How Sugar Causes Inflammation and Messes With Our Bodies
Photo by Valeria Boltneva
As many of you know from my blogs and newsletters, I’ve been struggling with some joint pain over the past few years, mostly from injuries that I’ve picked up from surfing and other activities. I actually have a number of friends who are in the same situation, and we often chat about our injuries and pain and how to do away with it.
The other day I was chatting with a friend in the water, and he mentioned that his acupuncturist told him that one way to reduce or even eliminate pain is to cut out foods with processed sugar. Many of our joint injuries are exacerbated by inflammation, and as it turns out, sugar causes added inflammation in the body. I have spent the past few weeks cutting sugar out of my diet, and it does seem like my pain has gotten a bit better. Meanwhile, I told another friend of mine who has chronic hip pain about my new sugar-free diet, and she tried the same thing and also found that her pain was reduced. She wasn’t sure if it was because of cutting back on the sugar or simply a placebo effect in her head, but she says she feels better!
This got me thinking about sugar and inflammation, so I decided to do some research on it. As it turns out, sugar does indeed cause inflammation in our bodies—and this affects in many ways. Along with the potential for joint pain that my friend’s acupuncturist told him about, chronic inflammation can cause heart disease, cancer, allergies, weight gain or weight loss, fatigue, and a host of other maladies.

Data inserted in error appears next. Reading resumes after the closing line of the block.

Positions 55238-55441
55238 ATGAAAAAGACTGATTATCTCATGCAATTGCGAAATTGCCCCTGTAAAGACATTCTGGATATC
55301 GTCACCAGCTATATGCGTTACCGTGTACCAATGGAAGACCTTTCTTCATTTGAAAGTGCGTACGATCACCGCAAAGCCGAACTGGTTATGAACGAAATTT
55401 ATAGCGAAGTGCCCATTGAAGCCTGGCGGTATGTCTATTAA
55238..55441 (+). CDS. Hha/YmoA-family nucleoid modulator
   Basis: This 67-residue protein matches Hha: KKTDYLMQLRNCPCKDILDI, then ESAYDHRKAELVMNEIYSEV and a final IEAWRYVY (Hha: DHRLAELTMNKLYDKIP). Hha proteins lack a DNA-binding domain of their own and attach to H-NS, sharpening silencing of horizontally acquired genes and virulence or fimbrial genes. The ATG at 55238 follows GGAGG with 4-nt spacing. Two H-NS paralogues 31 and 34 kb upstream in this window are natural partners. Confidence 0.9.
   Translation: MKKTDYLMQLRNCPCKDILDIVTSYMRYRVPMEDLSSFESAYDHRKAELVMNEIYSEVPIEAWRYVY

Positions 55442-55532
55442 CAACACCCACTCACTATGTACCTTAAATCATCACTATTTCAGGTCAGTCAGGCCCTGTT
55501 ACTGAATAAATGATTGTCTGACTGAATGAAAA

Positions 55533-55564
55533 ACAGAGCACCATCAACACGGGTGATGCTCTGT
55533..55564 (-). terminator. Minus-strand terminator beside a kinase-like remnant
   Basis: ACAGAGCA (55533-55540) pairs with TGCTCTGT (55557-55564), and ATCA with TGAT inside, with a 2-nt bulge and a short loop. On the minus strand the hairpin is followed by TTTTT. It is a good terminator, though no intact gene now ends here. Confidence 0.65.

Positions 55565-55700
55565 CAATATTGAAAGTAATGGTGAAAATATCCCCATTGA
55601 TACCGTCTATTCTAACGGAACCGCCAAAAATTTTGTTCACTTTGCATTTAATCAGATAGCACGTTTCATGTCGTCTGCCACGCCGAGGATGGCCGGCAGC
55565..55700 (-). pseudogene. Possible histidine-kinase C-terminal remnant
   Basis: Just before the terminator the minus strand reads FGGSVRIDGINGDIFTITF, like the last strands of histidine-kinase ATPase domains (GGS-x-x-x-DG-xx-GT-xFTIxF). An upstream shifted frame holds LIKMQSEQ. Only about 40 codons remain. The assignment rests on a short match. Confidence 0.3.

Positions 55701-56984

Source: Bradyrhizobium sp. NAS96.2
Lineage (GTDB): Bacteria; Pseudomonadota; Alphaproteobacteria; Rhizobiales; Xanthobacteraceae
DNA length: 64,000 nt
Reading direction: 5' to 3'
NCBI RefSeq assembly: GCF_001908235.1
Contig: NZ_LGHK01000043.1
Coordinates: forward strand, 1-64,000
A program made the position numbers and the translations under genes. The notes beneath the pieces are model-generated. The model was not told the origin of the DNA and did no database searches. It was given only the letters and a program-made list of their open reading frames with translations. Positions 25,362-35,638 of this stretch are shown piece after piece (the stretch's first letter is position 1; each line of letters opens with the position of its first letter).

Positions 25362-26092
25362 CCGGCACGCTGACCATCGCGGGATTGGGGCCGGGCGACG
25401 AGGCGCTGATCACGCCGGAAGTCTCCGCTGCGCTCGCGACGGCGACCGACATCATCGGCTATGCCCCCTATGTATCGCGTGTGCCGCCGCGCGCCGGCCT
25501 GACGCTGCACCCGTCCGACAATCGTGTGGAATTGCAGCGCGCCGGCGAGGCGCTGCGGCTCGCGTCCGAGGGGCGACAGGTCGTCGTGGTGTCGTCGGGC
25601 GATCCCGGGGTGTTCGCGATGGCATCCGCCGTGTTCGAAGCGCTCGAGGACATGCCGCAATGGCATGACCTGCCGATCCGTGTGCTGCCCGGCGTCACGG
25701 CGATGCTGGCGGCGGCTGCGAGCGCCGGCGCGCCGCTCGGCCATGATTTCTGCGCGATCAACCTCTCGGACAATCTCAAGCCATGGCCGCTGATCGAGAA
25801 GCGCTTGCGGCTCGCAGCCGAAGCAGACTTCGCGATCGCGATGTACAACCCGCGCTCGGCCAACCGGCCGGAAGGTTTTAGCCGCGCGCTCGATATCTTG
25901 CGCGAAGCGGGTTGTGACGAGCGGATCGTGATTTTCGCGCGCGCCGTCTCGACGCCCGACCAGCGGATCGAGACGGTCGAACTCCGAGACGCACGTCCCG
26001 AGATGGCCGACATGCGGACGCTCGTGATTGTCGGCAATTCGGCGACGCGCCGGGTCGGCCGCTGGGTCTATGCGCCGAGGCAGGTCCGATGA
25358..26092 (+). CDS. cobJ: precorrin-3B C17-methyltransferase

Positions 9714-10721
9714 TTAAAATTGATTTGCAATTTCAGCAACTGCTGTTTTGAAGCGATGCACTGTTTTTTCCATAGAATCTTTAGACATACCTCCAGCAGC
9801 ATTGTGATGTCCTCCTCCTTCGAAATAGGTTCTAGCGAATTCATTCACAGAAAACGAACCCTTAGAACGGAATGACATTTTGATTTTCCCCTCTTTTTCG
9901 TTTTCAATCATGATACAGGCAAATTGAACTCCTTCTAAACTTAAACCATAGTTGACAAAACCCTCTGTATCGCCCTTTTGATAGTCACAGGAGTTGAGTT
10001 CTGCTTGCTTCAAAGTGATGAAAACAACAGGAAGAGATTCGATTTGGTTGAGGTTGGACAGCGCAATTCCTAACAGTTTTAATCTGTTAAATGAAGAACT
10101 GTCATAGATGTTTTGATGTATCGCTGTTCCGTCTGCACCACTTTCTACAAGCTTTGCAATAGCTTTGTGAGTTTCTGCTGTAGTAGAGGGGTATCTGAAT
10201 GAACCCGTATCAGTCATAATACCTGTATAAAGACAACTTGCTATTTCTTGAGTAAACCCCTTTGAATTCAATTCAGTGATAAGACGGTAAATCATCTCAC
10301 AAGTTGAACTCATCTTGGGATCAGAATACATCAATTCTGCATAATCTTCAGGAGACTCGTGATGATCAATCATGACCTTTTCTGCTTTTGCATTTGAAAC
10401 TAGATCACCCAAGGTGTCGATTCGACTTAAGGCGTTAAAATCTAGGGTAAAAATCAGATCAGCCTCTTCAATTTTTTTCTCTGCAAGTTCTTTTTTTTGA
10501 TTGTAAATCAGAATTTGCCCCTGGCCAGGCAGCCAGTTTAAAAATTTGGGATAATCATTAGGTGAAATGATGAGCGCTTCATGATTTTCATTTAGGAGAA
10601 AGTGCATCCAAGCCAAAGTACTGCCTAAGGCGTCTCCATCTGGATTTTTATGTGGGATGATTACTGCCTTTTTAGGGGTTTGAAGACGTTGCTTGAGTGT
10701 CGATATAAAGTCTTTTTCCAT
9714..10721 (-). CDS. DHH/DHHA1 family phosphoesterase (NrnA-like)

Inflammation is actually a good thing when it is in its acute form, as it is a healing mechanism that helps our bodies recover from injuries. But chronic inflammation can be very problematic for the body, and as it turns out, it is largely the product of our diet.
Consuming processed sugar and high fructose corn syrup causes the body to produce free fatty acids, which can cause an inflammatory process in the body. Other foods that cause inflammation include trans fats (you will see this listed as hydrogenated fats on ingredients lists), refined carbs (such as white rice and white bread instead of brown rice and whole-wheat bread), and red meat. All of these foods should be eaten in moderation or, ideally, avoided completely in order to reduce inflammation in the body.
Unfortunately, most of these foods have become ubiquitous in the modern diet, as they can be found in just about any prepared meal or fast-food meal that we consume. This is why it is a good idea to start cooking your own meals out of whole food ingredients that nourish the body and keep your inflammation low. As you learn new, creative recipes, you will likely begin to see these whole food ingredients in a new, delicious light. And who knows—that pain in your joints might just go away too!
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